A recent study says that the use of professionally applied pesticides was associated with a significant 70% higher risk of canine malignant lymphoma (CML). The risk was even greater with a 170% higher risk of CML in those reporting the use of self-applied insect pesticides. If your pet spends a ton of time out in the backyard, you want to be sure that you’re using the safest products for the health of your family.
Create Your Own Organic Pesticide
A great way to make sure you and your pet stay safe is to create your own organic pesticide. All you need is a few simple ingredients of items already found inside your home. For wasps, hornets, and yellow jackets, set aside a wide bucket that your kids and dogs won’t be able to reach. Fill the bucket with sugar water, add a decent amount of dish soap at the top of the water., and stir it just enough to make sure there is an even spread of soap at the top. This concoction will attract stinging pests, causing them to drown after landing on the soapy water.
Enrich your soil and kill ants with coffee grounds. Don’t throw away old coffee grounds, instead use them as a natural deterrent to ants. Put grounds on top of anthills and along the outside of windowsills and doorways to keep them out of your yard and your home. If you happen to notice your lawn looking a bit dull or lacking color, regularly sprinkle coffee grounds throughout your grass. Coffee grounds encourage microbes to grow in the soil, helping use the nitrogen. The microbes break down the coffee grounds, allowing nitrogen to add even more nutrients to your growing grass. And it’s 100% safe for you and your pets.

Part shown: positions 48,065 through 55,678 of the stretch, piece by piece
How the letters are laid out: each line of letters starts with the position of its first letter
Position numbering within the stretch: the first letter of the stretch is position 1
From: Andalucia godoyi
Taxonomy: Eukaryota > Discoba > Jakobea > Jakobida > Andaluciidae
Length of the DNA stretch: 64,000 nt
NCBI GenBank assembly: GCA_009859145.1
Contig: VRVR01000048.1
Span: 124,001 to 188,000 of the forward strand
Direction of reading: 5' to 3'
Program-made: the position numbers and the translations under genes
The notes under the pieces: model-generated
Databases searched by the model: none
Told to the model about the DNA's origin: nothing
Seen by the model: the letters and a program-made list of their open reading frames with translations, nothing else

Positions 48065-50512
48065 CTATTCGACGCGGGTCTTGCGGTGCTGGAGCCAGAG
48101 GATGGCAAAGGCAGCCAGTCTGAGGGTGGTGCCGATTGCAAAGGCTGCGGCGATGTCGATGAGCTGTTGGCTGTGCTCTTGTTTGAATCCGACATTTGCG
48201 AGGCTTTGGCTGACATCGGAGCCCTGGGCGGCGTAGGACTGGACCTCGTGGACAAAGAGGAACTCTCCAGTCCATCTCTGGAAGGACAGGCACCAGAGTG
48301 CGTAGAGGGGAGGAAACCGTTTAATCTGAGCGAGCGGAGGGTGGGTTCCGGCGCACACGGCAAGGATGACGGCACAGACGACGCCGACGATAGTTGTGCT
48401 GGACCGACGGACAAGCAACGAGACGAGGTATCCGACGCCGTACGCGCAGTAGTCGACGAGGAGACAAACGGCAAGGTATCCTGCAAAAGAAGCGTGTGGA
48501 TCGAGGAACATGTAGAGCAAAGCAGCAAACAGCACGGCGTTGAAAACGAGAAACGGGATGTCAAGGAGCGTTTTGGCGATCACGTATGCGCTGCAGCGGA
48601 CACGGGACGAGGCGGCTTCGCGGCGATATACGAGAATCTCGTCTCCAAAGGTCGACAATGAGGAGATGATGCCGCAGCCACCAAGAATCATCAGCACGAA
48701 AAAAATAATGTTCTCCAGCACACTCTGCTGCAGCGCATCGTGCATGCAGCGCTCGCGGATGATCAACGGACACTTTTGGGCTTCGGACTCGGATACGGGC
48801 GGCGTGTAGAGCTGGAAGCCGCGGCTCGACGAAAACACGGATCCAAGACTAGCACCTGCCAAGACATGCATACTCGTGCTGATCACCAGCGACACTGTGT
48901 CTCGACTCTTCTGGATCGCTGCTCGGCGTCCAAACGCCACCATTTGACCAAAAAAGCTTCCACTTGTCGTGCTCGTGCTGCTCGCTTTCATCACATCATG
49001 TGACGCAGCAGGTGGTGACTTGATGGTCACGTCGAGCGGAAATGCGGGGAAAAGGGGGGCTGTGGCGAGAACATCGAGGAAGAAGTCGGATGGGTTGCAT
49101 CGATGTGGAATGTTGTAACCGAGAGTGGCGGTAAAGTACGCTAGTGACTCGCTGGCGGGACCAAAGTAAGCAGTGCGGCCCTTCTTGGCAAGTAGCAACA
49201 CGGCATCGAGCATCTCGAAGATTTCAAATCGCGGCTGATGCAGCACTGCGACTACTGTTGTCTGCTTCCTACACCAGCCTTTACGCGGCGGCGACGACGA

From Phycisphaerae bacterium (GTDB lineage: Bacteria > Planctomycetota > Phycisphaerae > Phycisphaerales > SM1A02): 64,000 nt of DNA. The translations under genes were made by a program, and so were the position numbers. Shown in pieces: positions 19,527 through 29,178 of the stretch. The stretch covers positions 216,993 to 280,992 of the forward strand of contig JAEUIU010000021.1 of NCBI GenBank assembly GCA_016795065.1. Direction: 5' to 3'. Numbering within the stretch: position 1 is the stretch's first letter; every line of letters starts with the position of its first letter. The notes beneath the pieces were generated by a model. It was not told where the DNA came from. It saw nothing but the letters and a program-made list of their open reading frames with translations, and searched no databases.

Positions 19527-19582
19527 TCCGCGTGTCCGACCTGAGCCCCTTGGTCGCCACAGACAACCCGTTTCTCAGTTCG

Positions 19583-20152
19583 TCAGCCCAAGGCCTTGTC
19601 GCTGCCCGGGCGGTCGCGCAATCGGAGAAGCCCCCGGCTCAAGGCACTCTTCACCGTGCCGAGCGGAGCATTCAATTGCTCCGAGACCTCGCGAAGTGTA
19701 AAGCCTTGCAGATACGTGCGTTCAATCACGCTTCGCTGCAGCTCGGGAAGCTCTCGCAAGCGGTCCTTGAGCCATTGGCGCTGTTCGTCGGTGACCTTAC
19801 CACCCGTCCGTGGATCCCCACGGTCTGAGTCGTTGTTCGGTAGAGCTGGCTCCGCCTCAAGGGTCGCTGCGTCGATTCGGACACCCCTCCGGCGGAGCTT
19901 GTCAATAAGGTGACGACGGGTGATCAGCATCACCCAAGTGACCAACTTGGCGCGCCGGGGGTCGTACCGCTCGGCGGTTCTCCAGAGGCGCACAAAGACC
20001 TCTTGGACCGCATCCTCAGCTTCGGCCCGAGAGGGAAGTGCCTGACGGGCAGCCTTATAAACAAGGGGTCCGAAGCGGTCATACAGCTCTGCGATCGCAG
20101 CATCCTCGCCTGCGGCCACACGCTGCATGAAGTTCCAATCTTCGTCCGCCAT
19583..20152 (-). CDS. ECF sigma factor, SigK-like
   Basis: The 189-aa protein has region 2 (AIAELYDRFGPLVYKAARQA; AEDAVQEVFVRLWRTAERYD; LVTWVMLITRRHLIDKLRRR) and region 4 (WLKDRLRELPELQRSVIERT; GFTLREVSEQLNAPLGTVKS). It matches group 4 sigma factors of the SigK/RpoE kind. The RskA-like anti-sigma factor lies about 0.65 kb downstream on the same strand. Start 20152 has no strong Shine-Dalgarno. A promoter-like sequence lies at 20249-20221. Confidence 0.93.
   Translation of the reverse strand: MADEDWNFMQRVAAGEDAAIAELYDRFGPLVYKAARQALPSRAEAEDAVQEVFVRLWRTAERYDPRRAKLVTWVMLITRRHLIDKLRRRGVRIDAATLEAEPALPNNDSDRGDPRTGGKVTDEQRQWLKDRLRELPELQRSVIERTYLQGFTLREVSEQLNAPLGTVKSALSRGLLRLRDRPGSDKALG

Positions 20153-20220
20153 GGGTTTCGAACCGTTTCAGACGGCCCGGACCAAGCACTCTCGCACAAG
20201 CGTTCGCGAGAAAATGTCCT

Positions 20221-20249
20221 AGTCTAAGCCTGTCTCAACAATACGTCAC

Use soap, citrus oil, and water against slugs. You can use both citrus and salt water to protect your garden against snails, slugs, and other creepy crawlies that tend to eat and ruin your plants.
Not All Organic Treatments Are Safe for Pets
While it might actually be extremely useful, you should avoid dispersing spices, such as cayenne and chili powder throughout your grass. Even if rain and water wash it into the soil, residual amounts can make its way into your pet’s paws, which can eventually irritate their face, nose, eyes, and mouth.